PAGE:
The report describes characteristics of 209 Americans who committed espionage-related offenses against the U.S. since 1947. Three cohorts are compared based on when the individual began espionage: 1947-1979, 1980-1989, and 1990-2015. Using data coded from open published sources, analyses are reported on personal attributes of persons across the three cohorts, the employment and levels of clearance, how they committed espionage, the consequences they suffered, and their motivations. The second part of the report explores each of the five types of espionage committed by the 209 persons under study. These include: classic espionage, leaks, acting as an agent of a foreign government, violations of export control laws, and economic espionage. The statutes governing each type are discussed and compared. Classification of national security information is discussed as one element in espionage. In Part 3, revisions to the espionage statutes are recommended in light of findings presented in the report.
On January 27th, the President directed the Department of Defense to conduct a new Nuclear Posture Review (NPR) to ensure a safe, secure, and effective nuclear deterrent that safeguards the homeland, assures allies, and deters adversaries. This review comes at a critical moment in our nation’s history, for America confronts an international security situation that is more Complex and demanding than any since the end of the Cold War. In this environment, it is not possible to delay modernization of our nuclear forces and remain faithful sentinels Of our nation’ s security and freedom for the next generation as well as our own.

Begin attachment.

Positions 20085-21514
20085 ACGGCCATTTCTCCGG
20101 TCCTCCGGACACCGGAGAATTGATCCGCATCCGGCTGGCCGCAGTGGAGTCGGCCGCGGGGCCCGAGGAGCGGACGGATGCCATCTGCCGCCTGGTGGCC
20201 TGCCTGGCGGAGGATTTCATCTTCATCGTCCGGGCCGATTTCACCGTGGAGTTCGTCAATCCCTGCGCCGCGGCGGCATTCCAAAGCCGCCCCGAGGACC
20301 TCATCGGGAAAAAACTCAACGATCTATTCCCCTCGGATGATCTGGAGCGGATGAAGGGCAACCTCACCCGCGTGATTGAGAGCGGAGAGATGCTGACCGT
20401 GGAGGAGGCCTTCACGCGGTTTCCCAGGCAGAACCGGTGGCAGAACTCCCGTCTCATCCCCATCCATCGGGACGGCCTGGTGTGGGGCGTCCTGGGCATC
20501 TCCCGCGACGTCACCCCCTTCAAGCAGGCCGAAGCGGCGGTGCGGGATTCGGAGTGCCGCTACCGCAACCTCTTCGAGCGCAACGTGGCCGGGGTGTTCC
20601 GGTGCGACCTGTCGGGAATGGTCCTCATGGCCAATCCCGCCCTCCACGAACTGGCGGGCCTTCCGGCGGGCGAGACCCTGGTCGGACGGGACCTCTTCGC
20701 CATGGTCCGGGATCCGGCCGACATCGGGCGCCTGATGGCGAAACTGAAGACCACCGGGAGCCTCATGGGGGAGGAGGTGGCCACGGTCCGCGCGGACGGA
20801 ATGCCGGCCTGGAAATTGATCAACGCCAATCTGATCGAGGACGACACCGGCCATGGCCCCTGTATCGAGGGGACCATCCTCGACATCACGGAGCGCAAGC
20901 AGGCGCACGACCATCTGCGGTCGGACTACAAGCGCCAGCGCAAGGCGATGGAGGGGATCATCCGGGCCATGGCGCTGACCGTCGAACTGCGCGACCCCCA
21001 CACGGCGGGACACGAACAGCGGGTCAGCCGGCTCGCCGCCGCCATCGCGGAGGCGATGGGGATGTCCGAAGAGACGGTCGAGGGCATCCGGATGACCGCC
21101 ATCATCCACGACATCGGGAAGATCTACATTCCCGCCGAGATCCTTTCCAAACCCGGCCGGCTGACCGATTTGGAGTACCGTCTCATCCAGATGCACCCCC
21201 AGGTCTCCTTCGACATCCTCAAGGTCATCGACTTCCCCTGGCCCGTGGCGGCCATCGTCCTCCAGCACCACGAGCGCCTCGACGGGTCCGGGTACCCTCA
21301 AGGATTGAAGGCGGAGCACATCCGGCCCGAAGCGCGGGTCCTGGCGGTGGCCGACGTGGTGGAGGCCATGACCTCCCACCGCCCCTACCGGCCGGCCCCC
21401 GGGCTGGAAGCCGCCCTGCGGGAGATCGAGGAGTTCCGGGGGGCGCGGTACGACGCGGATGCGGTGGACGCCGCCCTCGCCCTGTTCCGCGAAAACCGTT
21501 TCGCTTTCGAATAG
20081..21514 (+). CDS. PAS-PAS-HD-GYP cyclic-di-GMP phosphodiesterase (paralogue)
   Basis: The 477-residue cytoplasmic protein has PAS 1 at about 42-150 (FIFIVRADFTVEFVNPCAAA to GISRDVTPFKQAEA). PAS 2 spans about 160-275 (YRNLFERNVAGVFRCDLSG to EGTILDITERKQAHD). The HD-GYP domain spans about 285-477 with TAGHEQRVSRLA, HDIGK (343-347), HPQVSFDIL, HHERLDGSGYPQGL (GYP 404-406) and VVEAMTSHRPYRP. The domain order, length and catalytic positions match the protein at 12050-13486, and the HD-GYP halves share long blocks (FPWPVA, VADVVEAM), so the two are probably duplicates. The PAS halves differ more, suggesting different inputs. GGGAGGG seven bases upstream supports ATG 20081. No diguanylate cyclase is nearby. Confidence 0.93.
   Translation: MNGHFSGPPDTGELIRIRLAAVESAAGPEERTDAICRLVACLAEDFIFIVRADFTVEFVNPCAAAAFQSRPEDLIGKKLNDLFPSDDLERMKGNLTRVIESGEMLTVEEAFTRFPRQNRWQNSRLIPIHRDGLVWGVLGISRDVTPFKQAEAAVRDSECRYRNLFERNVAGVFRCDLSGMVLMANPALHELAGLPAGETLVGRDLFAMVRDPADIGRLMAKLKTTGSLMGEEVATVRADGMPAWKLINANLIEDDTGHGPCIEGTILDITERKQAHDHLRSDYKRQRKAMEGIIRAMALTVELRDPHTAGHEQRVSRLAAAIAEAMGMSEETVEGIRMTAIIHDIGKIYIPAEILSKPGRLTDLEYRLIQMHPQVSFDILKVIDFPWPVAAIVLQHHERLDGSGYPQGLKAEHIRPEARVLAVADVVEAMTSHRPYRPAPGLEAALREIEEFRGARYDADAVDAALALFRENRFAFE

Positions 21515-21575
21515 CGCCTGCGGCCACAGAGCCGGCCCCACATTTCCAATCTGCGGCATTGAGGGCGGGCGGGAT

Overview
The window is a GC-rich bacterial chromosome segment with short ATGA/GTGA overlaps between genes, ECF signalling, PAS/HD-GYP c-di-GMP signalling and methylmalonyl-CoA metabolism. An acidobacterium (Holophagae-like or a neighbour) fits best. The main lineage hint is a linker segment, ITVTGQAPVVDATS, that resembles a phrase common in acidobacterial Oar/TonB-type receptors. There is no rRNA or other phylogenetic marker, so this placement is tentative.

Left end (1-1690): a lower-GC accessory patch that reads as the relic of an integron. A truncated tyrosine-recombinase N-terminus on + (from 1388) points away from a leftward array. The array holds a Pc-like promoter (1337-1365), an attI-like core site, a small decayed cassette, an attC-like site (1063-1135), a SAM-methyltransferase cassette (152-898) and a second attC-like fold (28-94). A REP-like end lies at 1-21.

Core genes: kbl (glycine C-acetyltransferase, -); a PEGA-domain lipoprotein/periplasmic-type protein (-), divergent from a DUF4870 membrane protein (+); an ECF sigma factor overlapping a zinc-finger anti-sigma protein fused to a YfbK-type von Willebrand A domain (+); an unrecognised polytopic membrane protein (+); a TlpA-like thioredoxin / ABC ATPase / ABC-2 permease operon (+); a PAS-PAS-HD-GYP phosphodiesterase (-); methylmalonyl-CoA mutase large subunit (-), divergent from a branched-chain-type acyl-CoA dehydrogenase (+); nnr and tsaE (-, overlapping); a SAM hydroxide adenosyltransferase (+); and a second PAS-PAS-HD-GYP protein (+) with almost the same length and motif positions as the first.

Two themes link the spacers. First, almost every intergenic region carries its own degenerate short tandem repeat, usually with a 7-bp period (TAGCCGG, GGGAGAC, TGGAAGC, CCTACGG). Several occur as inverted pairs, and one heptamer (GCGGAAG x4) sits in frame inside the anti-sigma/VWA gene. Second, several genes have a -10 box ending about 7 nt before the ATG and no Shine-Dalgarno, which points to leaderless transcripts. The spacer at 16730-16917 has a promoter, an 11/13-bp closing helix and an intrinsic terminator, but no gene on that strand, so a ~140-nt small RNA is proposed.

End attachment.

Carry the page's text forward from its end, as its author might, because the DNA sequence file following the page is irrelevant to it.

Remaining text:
In the summer of 2012, HQDA G3 provided a presentation to the Chief of Staff of the Army (CSA) focused on small arms overmatch at the squad level. This presentation resulted in questions raised by the CSA regarding the nature of the Army’s holistic strategy for small arms dominance into the future. HQDA G3 received the task to follow up on these questions and present back to the CSA a comprehensive small arms strategy. In support of the HQDA G3 mission, ASA(ALT) SAAL-ZT as the responsible agent for the Army’s science and technology investments, agreed to identify and prioritize future concepts with potential to enable long-term small arms overmatch for US military forces from the period 2020-2040+.